The word domino may conjure up thoughts of the popular game, or the business empire that shares its name. But it also refers to a much more subtle phenomenon: the idea that one change can activate a chain reaction that shifts other behaviors. Whether you write your novel off the cuff or use a carefully crafted outline, plotting your story with a domino effect in mind can help you keep readers engaged.
Dominoes, or dominoes, are small rectangular blocks of wood, bone, or plastic used as gaming objects. They feature a series of alternating black and white pips, or dots, that correspond to the spots on dice. Some have blank ends; others have one, two, or six pips or dots, and a total of 28 unique pieces comprise a full set.
A wide variety of games can be played with a domino set, including the simplest, a two-player game known as Draw and Flop, in which players place a tile on an edge or corner to start a line of play. In a game such as Five-Up, a player draws seven tiles from the stock (the “boneyard”), each of which must be placed on an adjoining tile to form a line.
In the early years of the Domino’s Pizza franchise, the company had a few key strategies that helped it grow from a single pizzeria in Ypsilanti to more than 200 locations by 1978. For example, founder Tom Monaghan made sure to focus on putting the chain’s stores near college campuses. This gave the company a strong foothold among young people, who liked to get their pizza quickly.
As the Domino’s brand grew, CEO Steve Doyle sought to modernize the company by changing its image and opening new locations in nontraditional places. He also emphasized the importance of listening to employees, which led to changes such as a relaxed dress code and leadership training programs. He also created a college recruiting system to attract top talent.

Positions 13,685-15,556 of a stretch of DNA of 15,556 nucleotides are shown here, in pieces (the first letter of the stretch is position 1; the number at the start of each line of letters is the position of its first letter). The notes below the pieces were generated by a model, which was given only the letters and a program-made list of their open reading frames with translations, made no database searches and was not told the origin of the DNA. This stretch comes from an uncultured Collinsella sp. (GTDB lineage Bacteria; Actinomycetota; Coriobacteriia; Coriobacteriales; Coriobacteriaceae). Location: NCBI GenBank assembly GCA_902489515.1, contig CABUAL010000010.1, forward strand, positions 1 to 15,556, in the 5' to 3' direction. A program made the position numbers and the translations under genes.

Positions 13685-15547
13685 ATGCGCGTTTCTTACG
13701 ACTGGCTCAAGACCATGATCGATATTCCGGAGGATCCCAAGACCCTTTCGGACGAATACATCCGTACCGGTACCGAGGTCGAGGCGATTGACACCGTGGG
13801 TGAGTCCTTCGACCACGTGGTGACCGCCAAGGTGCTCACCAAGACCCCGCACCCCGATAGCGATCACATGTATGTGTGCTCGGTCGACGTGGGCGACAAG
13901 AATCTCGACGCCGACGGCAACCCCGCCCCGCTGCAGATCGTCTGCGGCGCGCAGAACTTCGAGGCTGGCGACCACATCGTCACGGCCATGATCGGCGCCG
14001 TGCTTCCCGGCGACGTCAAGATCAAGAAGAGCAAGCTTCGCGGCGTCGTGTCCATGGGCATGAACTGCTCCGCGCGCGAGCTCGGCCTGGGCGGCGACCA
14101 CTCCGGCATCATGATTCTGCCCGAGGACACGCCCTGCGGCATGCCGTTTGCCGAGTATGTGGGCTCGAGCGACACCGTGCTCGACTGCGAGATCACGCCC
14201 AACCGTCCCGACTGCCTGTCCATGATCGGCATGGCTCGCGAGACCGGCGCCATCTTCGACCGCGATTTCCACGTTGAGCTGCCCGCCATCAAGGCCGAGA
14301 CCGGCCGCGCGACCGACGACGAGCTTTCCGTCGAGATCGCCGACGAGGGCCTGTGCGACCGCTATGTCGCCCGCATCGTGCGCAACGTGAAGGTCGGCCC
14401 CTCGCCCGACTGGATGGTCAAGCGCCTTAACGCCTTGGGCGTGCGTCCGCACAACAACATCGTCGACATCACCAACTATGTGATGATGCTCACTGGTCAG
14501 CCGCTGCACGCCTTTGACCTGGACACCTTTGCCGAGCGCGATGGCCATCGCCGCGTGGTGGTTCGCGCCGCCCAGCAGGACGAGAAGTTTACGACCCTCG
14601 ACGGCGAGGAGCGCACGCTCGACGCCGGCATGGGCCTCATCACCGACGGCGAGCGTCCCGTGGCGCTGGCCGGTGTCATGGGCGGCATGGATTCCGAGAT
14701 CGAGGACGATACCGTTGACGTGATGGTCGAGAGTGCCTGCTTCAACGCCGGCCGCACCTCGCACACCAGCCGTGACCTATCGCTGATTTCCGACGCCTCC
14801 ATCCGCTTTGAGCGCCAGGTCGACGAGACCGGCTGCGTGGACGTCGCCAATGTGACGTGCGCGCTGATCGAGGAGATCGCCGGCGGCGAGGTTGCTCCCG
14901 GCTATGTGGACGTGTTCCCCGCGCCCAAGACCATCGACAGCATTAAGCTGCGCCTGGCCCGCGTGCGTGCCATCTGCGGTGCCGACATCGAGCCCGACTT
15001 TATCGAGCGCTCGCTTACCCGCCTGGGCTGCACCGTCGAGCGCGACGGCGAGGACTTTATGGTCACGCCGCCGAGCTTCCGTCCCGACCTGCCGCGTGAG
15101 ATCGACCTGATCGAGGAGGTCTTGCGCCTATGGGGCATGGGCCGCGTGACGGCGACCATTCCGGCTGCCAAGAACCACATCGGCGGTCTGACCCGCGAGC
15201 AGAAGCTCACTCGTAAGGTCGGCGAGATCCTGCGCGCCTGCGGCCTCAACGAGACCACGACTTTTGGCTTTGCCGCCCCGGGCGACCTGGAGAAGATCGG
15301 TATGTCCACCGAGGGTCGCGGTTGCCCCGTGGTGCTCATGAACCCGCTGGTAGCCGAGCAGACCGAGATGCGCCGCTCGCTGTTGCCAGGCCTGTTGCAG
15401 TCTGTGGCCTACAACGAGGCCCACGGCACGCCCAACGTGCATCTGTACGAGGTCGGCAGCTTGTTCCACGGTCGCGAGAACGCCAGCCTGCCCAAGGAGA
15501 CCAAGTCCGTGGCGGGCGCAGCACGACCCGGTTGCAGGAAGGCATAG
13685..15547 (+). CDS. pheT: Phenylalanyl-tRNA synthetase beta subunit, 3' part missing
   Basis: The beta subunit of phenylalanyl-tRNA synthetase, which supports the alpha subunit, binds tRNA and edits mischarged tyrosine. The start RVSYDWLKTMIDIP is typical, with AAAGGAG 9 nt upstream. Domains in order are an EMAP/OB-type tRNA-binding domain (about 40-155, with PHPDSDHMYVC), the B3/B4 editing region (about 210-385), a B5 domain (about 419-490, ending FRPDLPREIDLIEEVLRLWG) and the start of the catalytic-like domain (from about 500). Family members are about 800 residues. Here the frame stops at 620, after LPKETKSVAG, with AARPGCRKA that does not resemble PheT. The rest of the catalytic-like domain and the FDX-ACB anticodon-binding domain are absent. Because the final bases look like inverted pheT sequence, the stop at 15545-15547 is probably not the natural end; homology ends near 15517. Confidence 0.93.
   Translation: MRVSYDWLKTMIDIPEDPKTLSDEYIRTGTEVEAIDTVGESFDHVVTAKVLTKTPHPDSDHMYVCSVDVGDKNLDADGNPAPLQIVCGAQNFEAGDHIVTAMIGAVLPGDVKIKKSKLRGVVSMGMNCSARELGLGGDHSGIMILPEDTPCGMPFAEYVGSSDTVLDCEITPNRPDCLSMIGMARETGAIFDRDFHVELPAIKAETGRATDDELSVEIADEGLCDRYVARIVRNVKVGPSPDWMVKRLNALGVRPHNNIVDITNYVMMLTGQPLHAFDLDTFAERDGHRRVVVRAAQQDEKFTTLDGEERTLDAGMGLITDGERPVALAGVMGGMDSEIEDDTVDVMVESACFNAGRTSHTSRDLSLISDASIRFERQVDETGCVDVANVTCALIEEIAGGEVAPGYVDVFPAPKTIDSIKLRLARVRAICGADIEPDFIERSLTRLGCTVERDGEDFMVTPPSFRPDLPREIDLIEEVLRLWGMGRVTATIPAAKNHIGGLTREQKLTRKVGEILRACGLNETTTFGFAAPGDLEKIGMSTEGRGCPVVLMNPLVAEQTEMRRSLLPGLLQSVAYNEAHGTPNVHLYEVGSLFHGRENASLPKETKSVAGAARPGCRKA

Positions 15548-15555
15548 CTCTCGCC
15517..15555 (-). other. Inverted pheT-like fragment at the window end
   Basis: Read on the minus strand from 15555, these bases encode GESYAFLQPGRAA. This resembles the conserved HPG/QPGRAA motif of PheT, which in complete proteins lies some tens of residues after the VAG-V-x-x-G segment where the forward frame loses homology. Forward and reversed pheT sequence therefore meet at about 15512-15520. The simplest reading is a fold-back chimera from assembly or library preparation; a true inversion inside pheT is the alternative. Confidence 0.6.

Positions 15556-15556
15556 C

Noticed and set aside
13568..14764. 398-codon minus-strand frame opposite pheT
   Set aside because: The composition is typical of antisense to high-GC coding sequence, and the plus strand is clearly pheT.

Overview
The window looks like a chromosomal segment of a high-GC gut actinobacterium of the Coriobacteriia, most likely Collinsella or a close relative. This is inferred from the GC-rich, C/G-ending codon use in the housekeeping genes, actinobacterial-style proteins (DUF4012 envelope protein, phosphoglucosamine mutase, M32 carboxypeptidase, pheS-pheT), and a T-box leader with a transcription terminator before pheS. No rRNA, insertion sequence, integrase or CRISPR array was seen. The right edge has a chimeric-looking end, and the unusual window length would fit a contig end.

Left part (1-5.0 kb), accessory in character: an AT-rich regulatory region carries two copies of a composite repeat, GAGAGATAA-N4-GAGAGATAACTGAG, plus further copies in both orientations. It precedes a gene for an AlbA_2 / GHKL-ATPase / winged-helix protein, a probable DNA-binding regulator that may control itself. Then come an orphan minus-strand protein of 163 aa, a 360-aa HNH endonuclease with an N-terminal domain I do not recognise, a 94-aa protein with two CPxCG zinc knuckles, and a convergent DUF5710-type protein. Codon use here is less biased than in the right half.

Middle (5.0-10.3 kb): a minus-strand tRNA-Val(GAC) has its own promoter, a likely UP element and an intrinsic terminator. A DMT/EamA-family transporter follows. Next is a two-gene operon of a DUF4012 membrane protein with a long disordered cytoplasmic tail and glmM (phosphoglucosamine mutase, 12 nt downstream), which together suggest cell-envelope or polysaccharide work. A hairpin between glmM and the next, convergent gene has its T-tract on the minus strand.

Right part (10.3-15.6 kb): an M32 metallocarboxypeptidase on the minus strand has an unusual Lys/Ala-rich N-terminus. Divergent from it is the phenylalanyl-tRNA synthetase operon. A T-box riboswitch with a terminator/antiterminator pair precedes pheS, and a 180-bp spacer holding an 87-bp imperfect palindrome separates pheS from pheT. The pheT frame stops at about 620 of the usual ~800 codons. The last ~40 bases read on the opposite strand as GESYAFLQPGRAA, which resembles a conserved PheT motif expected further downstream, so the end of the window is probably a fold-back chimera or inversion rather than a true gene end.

Another part of the Domino’s strategy is to invest in technology that improves efficiency and customer service. The company uses software analytics to track trends, such as how many orders come in at a certain time of day. It then adjusts staffing levels accordingly. This information also helps Domino’s create and test new delivery technologies, such as drones and pizza-delivery cars.
A physicist who works with dominoes says that a fundamental physical principle is at work when a domino is knocked over. When a domino is standing upright, it has potential energy; as it falls, the energy is converted to kinetic energy that causes the next domino to fall.
While Domino’s strategy has been effective, it is not foolproof. The company faces a number of challenges, such as increasing competition from rivals who offer faster delivery times and better quality pizza. Its growth depends on its ability to adapt its strategy and stay relevant in a rapidly evolving industry. Fortunately, the company has shown it can make changes fast.